• lack of progress
  • inappropriate classroom behaviour

Early detection of learners who are at risk for leaving, and early follow-up with learners who have left the program, are two strategies that have proved to make a difference in the drop out rate. Early follow-up should take the form of supportive phone calls.

Not recommended:
“So, where have you been all month? Should we be calling someone on the wait list to replace you?”

Recommended: “How are you doing? Are you OK? When are you coming back?”


What are other educators saying about learner retention in the classroom?


Go to Ten Strategies and read an article that talks about ten strategies for improved retention in adult education.

This second article, written by Sandra Kerka,takes an interesting approach to strategies for improving retention in adult education. Ms. Kerka identifies the most common deterrence factors for adult learners, and gives practical suggestions for addressing each issue. You can read a shortened version of the original article at: Retention Kerka


What are some other strategies that can help?


As Sandra Kerka points out,
“One common thread in much of the literature is that the instructor is key in retention.”

Instructors who seem to have good success with learner retention say that motivation is the key. The following article directly targets skills for motivating adult learners by describing the characteristics of a motivating Instructor.
Read: Motivating Adult Students to Learn.


What do the learners say?


The learners' perspective also supports the idea that the practitioner is key. They also mention elements found in the learning environment. They want a place to learn that includes:

  • someone who believes in me
  • encouragement when I think I can’t do it any more
  • help when I get stuck, in my life and at school
  • hope that success is a possibility
  • help when I am afraid of failing or when I get frustrated and mad
  • a way to see that I am getting to be a better person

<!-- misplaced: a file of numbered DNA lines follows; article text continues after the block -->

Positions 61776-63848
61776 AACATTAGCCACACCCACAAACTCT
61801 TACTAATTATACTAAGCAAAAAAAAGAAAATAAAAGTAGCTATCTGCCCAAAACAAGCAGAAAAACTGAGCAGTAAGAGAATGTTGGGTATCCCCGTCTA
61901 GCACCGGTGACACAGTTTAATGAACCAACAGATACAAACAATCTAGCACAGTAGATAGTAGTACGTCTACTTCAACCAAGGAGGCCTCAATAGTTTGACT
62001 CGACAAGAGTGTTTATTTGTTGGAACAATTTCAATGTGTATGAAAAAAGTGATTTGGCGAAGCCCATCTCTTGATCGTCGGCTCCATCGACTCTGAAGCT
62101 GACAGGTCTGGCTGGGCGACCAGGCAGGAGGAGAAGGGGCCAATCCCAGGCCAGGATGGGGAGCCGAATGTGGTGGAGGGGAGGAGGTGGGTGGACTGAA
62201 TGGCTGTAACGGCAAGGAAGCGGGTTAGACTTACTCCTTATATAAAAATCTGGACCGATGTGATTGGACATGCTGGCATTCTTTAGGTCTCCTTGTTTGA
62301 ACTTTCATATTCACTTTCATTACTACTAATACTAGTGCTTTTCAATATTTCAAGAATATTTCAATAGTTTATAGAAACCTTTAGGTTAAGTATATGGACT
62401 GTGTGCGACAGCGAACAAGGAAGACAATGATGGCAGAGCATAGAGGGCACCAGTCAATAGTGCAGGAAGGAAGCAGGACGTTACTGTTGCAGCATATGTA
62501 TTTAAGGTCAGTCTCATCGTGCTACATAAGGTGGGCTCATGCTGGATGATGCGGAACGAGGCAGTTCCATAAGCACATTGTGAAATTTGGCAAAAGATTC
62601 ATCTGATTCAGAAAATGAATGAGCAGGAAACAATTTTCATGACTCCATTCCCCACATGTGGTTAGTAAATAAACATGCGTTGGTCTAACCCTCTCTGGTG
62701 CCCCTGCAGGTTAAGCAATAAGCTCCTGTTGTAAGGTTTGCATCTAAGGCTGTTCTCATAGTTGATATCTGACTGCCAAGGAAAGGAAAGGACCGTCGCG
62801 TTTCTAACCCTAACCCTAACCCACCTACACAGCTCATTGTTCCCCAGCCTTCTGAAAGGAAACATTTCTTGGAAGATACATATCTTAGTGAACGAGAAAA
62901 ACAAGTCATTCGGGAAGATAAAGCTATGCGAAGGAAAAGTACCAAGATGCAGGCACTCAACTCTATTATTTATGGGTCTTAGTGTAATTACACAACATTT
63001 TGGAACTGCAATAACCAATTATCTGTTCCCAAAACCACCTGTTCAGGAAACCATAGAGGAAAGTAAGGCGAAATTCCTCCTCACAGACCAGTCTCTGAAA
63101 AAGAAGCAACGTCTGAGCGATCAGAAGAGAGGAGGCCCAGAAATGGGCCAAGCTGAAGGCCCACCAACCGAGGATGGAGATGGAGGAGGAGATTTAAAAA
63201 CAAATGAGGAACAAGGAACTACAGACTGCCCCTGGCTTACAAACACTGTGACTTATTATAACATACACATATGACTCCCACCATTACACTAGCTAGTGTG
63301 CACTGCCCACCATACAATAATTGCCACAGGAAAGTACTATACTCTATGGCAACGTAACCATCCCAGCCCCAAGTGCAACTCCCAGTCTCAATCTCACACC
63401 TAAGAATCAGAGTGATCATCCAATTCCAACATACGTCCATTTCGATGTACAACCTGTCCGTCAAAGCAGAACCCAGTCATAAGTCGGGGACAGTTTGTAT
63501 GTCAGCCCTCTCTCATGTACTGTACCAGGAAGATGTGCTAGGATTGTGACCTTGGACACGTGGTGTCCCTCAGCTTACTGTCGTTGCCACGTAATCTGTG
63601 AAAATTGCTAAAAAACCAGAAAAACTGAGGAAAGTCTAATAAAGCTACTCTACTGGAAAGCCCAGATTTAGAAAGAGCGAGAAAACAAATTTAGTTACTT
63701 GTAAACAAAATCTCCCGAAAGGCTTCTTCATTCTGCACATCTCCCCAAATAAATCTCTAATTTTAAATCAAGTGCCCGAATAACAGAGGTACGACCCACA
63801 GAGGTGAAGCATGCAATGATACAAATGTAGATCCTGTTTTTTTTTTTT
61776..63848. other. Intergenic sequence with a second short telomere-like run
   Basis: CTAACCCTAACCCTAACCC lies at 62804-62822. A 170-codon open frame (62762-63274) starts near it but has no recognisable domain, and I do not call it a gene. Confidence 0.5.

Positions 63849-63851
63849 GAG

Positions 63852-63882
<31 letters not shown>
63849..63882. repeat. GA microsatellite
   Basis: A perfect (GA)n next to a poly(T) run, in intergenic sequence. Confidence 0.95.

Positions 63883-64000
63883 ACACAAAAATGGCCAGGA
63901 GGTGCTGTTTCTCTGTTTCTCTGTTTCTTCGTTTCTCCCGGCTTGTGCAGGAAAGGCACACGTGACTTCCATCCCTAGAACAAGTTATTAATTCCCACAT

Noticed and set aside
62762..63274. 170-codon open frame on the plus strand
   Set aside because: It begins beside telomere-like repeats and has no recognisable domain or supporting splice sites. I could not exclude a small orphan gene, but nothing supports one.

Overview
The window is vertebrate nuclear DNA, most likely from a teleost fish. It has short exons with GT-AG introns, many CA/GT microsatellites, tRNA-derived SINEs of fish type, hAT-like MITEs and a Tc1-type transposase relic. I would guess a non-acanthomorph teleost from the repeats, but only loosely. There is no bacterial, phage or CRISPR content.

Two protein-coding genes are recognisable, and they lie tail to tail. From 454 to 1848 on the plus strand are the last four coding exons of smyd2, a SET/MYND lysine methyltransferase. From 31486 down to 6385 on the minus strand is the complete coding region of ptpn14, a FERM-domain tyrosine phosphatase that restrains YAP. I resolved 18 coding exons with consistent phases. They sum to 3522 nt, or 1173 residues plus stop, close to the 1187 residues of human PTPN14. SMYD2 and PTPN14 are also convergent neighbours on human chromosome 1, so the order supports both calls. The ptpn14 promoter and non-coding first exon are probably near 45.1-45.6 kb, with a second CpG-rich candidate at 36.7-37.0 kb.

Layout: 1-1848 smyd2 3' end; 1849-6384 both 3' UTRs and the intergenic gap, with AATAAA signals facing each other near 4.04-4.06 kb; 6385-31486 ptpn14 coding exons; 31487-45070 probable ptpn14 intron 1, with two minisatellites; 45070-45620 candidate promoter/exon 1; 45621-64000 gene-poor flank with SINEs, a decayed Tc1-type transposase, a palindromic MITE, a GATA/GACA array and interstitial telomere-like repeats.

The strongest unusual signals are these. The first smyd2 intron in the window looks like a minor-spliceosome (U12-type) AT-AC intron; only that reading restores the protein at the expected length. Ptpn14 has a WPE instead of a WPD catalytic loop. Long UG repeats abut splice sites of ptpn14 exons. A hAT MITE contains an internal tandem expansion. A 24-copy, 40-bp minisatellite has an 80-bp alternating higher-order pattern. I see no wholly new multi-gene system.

• doing something that matters to me.

Susan Imel writes about how to create a learning environment that supports these kinds of needs and expectations. Read excerpts from her article at: 
Creating an Effective Adult Learning Environment.


Motivating learners at four stages of self-direction:


The final reading in this unit is, perhaps, the most valuable of all. This document picks up where we left off in unit 6 when we were discussing four stages of self-directed learning and the teaching strategies that support them. Here we see the four stages again and learn about specific strategies that instructors use to motivate learners at each stage. What is important to notice, is the way in which, at each progressive stage, the instructor steps a little further back and allows the learner to take more and more control and responsibility for learning.

Click on: Motivating Learners at the Four Stages
(NOTE: Again, this information is taken largely from the work of educator, Gerald Grow in “Teaching Adult Learners to be Self-Directed”. Adapted with permission.)

 

JOURNAL REFLECTIONS: What do you think?
Reflect on your current motivational techniques with learners. What stage of motivational method best describes your practice?
What are some specific strategies you could use to help move your learners on to the next stage of self-directed learning?